When pulled over for a routine traffic stop, the officer may ask you to take a field sobriety test. They will likely do this if they have reason to believe you were driving while under the influence.
They will likely give you a standardized field sobriety test first. So what should you know about these tests? How do they work and how much of an impact can they have on you?
The issue of officer bias
VeryWell Mind talks about the purpose of field sobriety tests. In general, they act as a first line of testing when an officer suspects that someone has driven under the influence. It is less invasive than a blood or breath analysis test. Because of that, it is often easier for officers to get people to cooperate.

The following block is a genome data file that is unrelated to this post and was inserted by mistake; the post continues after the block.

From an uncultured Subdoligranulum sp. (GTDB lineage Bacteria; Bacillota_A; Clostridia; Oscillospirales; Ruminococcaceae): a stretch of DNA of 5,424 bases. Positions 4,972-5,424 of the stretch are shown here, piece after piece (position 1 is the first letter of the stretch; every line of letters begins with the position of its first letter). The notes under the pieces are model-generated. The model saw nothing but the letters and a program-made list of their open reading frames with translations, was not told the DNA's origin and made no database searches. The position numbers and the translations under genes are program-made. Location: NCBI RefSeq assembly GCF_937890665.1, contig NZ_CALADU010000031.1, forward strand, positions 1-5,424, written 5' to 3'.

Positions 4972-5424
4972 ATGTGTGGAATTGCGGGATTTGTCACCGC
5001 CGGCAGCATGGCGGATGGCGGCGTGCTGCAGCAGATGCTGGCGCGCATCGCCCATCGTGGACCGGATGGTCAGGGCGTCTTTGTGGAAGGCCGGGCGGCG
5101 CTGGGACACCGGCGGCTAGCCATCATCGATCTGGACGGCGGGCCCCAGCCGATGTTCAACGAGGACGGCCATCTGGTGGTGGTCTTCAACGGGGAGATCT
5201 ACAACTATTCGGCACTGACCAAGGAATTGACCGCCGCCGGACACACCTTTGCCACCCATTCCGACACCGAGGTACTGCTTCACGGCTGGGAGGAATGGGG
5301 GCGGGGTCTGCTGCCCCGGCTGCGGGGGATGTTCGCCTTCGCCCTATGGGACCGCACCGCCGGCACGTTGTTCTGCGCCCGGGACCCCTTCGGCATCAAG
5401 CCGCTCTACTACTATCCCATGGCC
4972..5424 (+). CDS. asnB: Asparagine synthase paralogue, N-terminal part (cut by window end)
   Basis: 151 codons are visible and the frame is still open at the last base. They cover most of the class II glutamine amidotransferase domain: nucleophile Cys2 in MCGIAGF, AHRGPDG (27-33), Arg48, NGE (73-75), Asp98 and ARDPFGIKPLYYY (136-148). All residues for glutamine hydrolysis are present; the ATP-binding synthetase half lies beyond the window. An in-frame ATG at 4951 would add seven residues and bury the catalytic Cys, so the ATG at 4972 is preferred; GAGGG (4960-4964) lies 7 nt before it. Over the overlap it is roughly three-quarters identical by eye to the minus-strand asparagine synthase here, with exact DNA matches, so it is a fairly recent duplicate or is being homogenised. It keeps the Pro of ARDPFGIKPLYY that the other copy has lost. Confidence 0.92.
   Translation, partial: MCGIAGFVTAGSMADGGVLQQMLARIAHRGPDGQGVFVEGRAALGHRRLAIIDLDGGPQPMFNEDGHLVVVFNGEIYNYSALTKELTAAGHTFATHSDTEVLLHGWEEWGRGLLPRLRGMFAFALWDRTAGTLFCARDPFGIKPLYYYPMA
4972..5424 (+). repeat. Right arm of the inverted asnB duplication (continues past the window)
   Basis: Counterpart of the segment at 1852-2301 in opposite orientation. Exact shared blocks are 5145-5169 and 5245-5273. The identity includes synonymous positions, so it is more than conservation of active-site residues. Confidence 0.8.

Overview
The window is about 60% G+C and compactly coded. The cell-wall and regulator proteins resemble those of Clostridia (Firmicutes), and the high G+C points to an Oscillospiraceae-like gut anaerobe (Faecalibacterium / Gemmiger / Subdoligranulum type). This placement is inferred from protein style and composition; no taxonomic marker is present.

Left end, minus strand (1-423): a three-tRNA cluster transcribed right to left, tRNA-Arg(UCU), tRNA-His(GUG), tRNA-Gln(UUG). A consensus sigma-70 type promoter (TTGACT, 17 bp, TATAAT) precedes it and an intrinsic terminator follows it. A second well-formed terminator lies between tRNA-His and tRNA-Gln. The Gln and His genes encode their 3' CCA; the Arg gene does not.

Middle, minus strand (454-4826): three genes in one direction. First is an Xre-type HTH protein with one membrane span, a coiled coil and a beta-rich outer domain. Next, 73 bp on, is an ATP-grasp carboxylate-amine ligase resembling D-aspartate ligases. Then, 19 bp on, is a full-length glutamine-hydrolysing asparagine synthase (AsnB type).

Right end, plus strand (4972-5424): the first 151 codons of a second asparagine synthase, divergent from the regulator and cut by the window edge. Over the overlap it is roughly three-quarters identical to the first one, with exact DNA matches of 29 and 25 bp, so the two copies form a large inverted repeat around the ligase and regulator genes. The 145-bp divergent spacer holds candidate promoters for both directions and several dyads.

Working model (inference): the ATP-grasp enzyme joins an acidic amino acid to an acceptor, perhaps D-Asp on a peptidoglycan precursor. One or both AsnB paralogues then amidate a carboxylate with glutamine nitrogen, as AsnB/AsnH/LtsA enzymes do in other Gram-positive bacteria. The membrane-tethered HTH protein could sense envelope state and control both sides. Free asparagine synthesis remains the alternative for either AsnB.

Field sobriety tests are not a scientific tool of measurement, though. In fact, a major known issue is that officer bias can easily affect the results of these tests. To help cut down on said bias, standardized field sobriety tests came into being. These tests have a unified rubric that all officers across the country should use. Theoretically, this would reduce the amount of impact an officer’s bias can have in measuring the results.
Types of standardized tests
Because of this standardization, there are only three types of standardized field sobriety tests. They include the walk and turn, the one-legged stand and the horizontal gaze nystagmus. Each examines a person’s balance, dexterity and ability to comprehend and follow instructions.
But if you fail this test, it is not the end of the road. Courts still view results with a grain of salt due to the potential of bias, so they are not used heavily as evidence.